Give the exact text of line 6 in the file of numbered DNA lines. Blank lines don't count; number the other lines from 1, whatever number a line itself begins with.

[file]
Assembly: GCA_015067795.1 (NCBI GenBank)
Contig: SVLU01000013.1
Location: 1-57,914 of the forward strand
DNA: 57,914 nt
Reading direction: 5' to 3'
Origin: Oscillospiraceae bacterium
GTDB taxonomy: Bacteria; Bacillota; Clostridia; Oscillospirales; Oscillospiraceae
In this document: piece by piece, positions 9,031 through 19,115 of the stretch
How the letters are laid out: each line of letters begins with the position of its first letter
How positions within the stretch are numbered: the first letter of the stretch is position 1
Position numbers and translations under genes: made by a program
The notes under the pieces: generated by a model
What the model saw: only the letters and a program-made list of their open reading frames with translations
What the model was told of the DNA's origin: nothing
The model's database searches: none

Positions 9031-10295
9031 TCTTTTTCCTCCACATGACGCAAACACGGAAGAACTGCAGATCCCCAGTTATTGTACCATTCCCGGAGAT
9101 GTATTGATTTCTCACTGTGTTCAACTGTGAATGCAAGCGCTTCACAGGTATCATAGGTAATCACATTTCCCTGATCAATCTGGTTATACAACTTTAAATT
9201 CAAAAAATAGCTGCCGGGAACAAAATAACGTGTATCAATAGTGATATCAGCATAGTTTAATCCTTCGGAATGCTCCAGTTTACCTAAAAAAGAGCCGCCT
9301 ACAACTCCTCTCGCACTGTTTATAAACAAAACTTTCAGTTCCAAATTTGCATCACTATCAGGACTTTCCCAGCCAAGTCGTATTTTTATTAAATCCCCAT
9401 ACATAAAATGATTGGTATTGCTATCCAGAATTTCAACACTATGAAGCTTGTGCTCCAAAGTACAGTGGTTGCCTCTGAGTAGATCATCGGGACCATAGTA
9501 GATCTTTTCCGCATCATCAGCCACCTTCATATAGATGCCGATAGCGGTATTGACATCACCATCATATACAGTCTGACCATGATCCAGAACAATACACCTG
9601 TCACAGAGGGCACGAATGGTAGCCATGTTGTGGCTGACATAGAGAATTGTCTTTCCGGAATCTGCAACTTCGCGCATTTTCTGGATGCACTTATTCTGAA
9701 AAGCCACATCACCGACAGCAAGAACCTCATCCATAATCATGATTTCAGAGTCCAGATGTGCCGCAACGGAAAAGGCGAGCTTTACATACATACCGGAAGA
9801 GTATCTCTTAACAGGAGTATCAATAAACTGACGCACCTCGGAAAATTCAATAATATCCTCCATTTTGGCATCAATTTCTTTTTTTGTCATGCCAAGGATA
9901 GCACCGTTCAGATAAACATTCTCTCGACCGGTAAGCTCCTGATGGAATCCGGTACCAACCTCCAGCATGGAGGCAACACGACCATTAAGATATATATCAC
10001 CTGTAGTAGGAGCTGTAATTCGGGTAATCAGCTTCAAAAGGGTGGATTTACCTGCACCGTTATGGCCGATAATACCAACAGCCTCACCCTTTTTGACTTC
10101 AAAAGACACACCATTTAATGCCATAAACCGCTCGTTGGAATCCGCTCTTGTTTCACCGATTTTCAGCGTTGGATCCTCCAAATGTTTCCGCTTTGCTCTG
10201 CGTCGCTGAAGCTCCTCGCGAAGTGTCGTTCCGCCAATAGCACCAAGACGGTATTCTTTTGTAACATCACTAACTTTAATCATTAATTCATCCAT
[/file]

Origin: Oscillospiraceae bacterium